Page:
Poet of Guantanamo

Summer 2005

Graham Henderson reports on the release of a new anthology of poems by Regino E Boti, the poet of Guantanamo

Nowadays the name Guantanamo often conjures up disturbing images of the US naval base at Guantanamo Bay, the so-called ‘war on terror’ and the detainees in their orange jump suits and shackles. But to me it means the real Guantanamo, Cuba’s easternmost city, about 20 kilometres down the road, separated from the US base by fences, watchtowers and minefields. The real Guantanamo is a completely different place, a country town best known for the song ‘Guantanamera’ (the girl from Guantanamo), one of Cuba’s most haunting ballads. It was also the home of one of Cuba’s greatest poets, Regino E Boti (1878-1958).

I was first introduced to Florentina Boti, the daughter of the poet, in February 2001. As soon as the large front door opened on the pretty one storey Nineteenth century house I began to realise that this was no ordinary story. Regino E Boti had lived out his life in this house, rejecting offers to live and work in Havana or abroad, choosing to remain in his beloved city. It was the same house built 148 years ago by the first Boti to arrive in Cuba, an emigrant from Spanish Catalonia. Inside the dark entrance hall I could hear the horse drawn carriages passing by, the clip-clop of the horses’ hooves bouncing off the street.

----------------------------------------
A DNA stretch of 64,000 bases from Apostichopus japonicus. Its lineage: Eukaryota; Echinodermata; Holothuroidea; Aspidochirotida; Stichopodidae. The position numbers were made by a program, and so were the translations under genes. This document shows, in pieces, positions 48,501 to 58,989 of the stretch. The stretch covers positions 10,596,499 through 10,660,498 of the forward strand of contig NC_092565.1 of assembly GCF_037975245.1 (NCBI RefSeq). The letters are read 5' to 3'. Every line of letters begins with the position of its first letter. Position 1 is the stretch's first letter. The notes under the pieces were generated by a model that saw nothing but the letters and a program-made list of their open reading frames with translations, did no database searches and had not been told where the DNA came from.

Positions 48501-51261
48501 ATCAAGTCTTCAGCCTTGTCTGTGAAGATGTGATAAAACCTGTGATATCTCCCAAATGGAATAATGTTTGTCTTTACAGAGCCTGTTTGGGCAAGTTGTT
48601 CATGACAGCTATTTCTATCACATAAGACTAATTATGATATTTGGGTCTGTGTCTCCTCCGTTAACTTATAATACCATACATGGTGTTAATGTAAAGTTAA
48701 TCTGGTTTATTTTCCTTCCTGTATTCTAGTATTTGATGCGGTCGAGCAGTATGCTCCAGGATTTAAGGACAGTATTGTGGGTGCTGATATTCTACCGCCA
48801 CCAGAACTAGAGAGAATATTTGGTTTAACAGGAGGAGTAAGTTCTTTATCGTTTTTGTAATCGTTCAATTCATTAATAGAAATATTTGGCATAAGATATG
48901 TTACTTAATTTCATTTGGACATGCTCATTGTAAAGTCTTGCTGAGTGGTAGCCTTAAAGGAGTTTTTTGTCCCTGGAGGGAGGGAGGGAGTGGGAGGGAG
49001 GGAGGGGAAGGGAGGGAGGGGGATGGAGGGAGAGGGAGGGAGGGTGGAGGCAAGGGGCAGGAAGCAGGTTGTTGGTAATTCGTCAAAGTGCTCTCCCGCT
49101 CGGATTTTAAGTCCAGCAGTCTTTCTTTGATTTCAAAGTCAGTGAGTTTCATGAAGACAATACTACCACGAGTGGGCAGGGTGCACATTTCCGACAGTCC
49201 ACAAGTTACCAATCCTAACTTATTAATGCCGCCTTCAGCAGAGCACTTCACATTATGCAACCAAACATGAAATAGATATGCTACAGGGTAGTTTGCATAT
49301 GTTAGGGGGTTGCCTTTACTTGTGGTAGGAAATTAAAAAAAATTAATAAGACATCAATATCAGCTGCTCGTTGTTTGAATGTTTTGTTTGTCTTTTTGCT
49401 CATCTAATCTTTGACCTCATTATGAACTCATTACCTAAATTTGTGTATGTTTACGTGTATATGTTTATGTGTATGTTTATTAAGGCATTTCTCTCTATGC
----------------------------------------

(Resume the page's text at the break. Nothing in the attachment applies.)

Florentina was sitting inside, out of the sun. She was 72 years old and in poor health but her eyes still showed the fire in her soul, her face all her warmth and intelligence. An academic, an intellectual and a writer, she spoke to me in excellent English, judiciously selecting the correct words. The house, which is officially protected by the Cuban state, is almost unchanged from the days of the poet. The elderly Florentina had made it her life’s work to catalogue and preserve her father’s poetry and writings, his watercolour paintings and letters.